In October 2019, after nearly two years of preparatory negotiations, Syria’s Constitutional Committee was officially launched in Geneva. However, its relatively promising kick-off soon turned into a familiar pattern of mutual verbal attacks between the Government of Syria (GoS) and the opposition. A second round of meetings scheduled for late November collapsed before it even began. The GoS delegation left on the first day under protest that its legitimate demands – which in reality broke the protocol agreed for the Constitutional Committee – had been ignored. Two weeks later, the GoS, supported by Russia and Iran, launched a major military offensive against opposition-held areas in Syria’s north-west that displaced close to a million civilians. Since then, the Constitutional Committee’s work has been on hold. A third round of meetings is scheduled for 24 August 2020. However, meaningful discussions and achieving actual results remain unlikely under the current circumstances.
In the roughly two years since Russia initiated the Constitutional Committee – framed as a step towards a political solution to the Syrian conflict – the pro-Assad coalition has retaken most opposition-held territory in Syria by force. While military developments on the ground seem to be detached from the Constitutional process, both are actually interconnected. This report explores the dynamics between the Constitutional process and simultaneous military developments. Specifically, it identifies four phases of the Constitutional Committee that unfolded between January 2018 and April 2020 and outlines how the pro-Assad coalition undermined the Committee’s opposition and civil society bodies in Geneva through military escalation. It also discusses how the Committee and the political legitimacy that it conferred upon the Russian-dominated Astana process served as a political cover to pursue the GoS’s desired military solution to the Syrian conflict and how the accompanying violence caused polarisation within the Committee itself.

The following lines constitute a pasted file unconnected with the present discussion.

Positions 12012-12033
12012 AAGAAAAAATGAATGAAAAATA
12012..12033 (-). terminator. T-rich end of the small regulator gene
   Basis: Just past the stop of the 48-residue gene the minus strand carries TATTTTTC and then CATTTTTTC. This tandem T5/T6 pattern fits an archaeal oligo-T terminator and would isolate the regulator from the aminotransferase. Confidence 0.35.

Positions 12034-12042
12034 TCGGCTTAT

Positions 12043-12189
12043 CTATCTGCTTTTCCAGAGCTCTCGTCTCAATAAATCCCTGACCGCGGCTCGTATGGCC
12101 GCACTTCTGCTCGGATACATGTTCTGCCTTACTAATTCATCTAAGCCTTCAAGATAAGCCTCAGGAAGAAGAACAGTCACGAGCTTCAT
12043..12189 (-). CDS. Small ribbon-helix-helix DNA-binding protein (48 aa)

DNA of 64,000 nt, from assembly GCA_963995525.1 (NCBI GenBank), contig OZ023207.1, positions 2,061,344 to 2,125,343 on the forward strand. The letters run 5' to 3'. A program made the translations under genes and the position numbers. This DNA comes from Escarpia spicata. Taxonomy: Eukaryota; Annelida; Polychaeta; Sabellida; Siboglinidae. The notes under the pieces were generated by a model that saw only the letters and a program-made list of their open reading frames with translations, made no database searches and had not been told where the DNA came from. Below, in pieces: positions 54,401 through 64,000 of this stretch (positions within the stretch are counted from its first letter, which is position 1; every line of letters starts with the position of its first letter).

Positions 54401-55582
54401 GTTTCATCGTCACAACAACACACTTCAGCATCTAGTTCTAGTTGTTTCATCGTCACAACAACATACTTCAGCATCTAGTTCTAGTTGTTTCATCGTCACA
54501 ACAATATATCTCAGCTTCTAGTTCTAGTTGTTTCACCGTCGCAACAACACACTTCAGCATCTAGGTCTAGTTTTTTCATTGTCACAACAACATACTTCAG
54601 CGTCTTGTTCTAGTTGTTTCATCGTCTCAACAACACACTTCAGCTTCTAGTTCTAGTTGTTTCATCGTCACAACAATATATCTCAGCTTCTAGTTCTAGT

Despite the current stalemate in the Committee due to the GoS refusing to engage in a political process, the Committee could serve as a platform for mediation with the potential to create constructive dynamics between various Syrian stakeholders and keep alive the idea of a political transition that was envisioned in UNSCR 2254.
Revitalising this potential requires direct confrontation with the GoS and Russia because the GoS’ approach to the conflict is based on Russia’s military backing and the division of the spoils of war in order to retain the loyalty of its henchmen and local allies. In other words, political, financial and technical assistance to the Committee itself are not enough to open a window of opportunity. Instead, a European-Turkish-led humanitarian intervention in Syria’s north-west that changes the balance of forces must be considered. Such a humanitarian intervention could protect the roughly 3 million civilians cornered in greater Idlib and also help in creating the leverage needed to revitalise the Committee.